The history of Russia's quest for Chinese intelligence
Photo: The Belknap Press of Harvard University Press
We think of Russian spy stories as a 20th-century genre of storytelling, but imperial Russia retained a sprawling corps of intelligence-gathering bureaucrats that it sent to spy on Qing-dynasty China.
The intrigue: In "Spies and Scholars: Chinese Secrets and Imperial Russia's Quest for World Power" (Belknap Press, 2020), Georgetown University historian Gregory Afinogenov draws on never-before-seen material from Russian archives.
The big picture: Afinogenov's research shows that Russian intelligence on China was highly coveted in Europe, granting Moscow greater prestige among European powers.
- In an 18th-century "cold war," Afinogenov told me, Russia and China competed for the "hearts and minds" of inner Asian peoples on the frontier between the two empires.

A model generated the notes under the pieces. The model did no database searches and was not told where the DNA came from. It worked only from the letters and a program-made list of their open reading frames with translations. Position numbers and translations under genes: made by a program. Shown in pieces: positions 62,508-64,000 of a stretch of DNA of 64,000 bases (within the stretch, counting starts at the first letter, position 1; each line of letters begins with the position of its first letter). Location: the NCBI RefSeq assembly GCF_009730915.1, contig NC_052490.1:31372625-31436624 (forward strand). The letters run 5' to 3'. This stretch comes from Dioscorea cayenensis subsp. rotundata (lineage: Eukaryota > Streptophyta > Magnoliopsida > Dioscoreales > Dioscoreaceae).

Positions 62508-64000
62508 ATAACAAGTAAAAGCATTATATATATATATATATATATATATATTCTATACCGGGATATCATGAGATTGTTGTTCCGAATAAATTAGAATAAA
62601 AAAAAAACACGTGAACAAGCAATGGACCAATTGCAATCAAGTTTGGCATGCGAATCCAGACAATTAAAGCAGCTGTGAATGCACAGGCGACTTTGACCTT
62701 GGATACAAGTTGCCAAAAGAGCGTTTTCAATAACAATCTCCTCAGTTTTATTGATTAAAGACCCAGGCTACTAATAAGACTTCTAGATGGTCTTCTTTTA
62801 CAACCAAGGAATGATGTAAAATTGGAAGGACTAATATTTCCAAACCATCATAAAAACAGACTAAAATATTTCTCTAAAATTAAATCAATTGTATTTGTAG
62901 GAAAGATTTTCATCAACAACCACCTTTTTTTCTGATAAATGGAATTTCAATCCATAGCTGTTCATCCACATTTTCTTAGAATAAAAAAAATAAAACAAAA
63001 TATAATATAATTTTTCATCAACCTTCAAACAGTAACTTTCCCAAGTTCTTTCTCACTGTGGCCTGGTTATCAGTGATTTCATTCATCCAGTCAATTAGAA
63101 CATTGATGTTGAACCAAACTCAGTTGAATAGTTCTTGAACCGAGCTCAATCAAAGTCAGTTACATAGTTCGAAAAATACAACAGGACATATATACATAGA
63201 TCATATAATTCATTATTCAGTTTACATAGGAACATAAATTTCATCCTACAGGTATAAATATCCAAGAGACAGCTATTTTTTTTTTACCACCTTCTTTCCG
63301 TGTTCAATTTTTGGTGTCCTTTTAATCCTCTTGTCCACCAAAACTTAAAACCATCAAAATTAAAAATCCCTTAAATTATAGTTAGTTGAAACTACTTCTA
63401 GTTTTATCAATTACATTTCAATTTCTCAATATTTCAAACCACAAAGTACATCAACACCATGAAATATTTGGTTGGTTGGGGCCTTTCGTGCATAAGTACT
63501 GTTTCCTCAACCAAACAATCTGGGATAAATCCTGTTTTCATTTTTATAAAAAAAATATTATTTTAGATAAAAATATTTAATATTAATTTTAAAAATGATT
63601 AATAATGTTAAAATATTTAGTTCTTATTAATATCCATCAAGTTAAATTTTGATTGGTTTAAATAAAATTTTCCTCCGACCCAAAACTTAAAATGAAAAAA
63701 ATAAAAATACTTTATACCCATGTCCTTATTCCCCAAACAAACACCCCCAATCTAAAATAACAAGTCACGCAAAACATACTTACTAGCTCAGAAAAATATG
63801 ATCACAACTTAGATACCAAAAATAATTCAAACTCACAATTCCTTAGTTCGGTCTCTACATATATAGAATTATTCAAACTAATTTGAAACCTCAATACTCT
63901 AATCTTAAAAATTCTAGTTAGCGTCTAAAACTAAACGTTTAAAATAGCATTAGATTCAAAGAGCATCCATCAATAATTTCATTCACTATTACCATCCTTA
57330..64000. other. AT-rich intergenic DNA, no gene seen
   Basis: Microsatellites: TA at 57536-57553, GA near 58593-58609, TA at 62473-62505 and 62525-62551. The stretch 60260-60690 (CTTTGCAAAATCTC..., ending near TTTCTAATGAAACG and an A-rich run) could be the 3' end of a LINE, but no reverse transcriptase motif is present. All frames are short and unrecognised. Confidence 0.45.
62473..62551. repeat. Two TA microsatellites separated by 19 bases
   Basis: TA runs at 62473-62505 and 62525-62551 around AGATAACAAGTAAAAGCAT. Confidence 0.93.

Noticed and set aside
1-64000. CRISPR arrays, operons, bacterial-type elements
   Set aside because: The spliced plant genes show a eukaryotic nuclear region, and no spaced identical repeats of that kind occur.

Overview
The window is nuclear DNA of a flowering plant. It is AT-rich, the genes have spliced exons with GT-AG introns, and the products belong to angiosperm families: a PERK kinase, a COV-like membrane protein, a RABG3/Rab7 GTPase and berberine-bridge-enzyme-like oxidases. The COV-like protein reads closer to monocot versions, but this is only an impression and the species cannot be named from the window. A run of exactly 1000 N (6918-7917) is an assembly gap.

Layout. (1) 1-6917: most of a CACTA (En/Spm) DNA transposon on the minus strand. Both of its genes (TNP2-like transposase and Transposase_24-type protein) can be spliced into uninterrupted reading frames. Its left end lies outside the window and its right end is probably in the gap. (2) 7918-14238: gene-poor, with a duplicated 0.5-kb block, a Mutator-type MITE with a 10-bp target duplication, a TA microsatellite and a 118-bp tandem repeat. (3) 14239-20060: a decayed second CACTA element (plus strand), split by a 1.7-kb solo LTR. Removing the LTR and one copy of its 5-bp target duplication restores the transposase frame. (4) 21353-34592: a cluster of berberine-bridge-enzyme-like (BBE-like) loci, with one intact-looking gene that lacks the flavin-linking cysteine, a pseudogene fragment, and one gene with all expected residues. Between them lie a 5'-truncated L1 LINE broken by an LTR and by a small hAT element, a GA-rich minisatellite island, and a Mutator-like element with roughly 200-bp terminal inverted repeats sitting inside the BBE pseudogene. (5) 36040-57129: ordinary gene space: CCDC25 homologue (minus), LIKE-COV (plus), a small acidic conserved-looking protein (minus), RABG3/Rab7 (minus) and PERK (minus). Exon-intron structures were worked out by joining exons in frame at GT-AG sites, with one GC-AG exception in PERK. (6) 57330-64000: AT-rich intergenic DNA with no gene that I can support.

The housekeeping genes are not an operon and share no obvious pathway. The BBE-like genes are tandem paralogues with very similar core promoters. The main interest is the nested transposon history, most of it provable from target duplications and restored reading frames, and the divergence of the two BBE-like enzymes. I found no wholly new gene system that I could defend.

Why it matters: Then, like today, an increasingly strident tone in the missives that Chinese diplomats sent to Russia indicated shifting geopolitical realities.
What they said: A letter, sent in 1764 by the Bureau of Foreign Tributaries in Beijing — roughly analogous to a foreign ministry today — revealed rising tensions between Russia and China:
- "We were forced by necessity to respond rudely that you in every matter concoct excuses, do not do justice in anything, and consider neither your face nor your buttocks."
- And in another note, referring to Catherine the Great: "We have never heard of the lord of a foreign kingdom being a woman, not a man. ... We laugh and have no words to continue such a discussion."